The Christian Adventure......

Proverbs 27:17

Proverbs 27:17

Monday, January 13, 2020

The Berean - Romans 7:14-25 NASB

The Berean - Romans 7:14-25 NASB
(14) For we know that the Law is spiritual, but I am of flesh, sold into bondage to sin. (15) For what I am doing, I do not understand; for I am not practicing what I {would} like to {do,} but I am doing the very thing I hate. (16) But if I do the very thing I do not want {to do,} I agree with the Law, {confessing} that the Law is good. (17) So now, no longer am I the one doing it, but sin which dwells in me. (18) For I know that nothing good dwells in me, that is, in my flesh; for the willing is present in me, but the doing of the good {is} not. (19) For the good that I want, I do not do, but I practice the very evil that I do not want. (20) But if I am doing the very thing I do not want, I am no longer the one doing it, but sin which dwells in me. (21) I find then the principle that evil is present in me, the one who wants to do good. (22) For I joyfully concur with the law of God in the inner man, (23) but I see a different law in the members of my body, waging war against the law of my mind and making me a prisoner of the law of sin which is in my members. (24) Wretched man that I am! Who will set me free from the body of this death? (25) Thanks be to God through Jesus Christ our Lord! So then, on the one hand I myself with my mind am serving the law of God, but on the other, with my flesh the law of sin.
New American Standard Bible
Paul is not confessing that he continually practiced sin in his daily life, but that the threat of practicing it was always with him. He always had to be on guard against it to keep it from breaking out. And, at times, it did indeed break out, reminding him not only of its presence, but also its strength. There is no doubt Paul was a mature Christian. Therefore, this serves as a reminder to us that, no matter how spiritually mature we become, human nature will still always be with us.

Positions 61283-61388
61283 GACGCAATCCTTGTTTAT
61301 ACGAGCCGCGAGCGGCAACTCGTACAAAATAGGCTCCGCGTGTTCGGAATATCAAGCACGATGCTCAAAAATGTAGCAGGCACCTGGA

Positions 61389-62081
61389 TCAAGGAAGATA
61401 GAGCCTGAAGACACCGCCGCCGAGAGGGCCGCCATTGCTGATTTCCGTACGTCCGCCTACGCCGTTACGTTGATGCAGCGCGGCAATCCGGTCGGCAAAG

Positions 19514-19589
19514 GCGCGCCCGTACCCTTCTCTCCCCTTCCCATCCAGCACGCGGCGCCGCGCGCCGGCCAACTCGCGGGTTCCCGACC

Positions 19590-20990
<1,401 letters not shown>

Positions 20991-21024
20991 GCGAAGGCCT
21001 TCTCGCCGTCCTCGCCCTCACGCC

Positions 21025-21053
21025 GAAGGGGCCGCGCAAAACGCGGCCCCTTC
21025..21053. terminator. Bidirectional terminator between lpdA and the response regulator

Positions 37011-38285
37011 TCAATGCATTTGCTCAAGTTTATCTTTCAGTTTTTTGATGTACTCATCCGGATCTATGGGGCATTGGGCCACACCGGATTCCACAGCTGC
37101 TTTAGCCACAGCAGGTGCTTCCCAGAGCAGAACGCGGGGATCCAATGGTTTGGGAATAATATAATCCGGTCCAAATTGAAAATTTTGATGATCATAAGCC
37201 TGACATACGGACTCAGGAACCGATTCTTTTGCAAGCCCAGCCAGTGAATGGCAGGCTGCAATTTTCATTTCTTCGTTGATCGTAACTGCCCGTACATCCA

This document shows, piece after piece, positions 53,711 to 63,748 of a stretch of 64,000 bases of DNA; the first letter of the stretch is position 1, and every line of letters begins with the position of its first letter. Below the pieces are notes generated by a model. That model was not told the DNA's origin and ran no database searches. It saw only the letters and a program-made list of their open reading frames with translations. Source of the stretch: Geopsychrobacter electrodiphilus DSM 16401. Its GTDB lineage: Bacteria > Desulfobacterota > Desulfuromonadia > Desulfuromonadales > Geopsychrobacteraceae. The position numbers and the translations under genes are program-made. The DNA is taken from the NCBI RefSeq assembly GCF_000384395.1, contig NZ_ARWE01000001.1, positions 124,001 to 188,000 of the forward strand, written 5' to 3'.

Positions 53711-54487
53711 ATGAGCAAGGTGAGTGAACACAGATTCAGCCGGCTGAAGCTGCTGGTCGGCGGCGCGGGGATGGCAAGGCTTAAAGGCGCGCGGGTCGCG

Paul died spiritually and was buried in the waters of baptism. Therefore, baptism and the receipt of a new nature by which we are to conduct life do not take human nature away. We, like him, sincerely desire to do the right thing. We believe God's Word. We love God and aspire to glorify Him. Nevertheless, because human nature is always present, we do not always follow through. Instead, human nature overpowers us; we are taken captive, as it were, and revert to following its drives instead. This can be very disturbing, piling guilt upon us and making us fearful of separation from God.
Thus, because we are similar to Paul, and despite the wretchedness we may feel, we have assurance, knowing we will be delivered from this peculiar situation, one that is somewhat akin to having a dual personality. Our deliverance is through Jesus Christ; there indeed is an end. However, unlike many Protestant groups that proclaim that we do not have to keep the law because all is done for us, we know that we must strive to walk even as Christ walked—and He never sinned. I John 2:3-6 emphatically states:
Now by this we know that we know Him, if we keep His commandments. He who says, "I know Him," and does not keep His commandments, is a liar, and the truth is not in him. But whoever keeps His word, truly the love of God is perfected in him. By this we know that we are in Him. He who says he abides in Him ought himself also to walk just as He walked.
Though we are under no condemnation, we still must yield to the Spirit of God to our utmost abilities. We are to "go on to perfection" (Hebrews 6:1), endeavoring to grow "to the measure of the stature of the fullness of Christ" (Ephesians 4:13). Paul says, "I press toward the goal for the prize of the upward call of God in Christ Jesus" (Philippians 3:14). Despite the difficulties involved, any failures that occur, and any feelings of guilt that arise, we are still required to strive to keep God's laws as Jesus did.
— John W. Ritenbaugh

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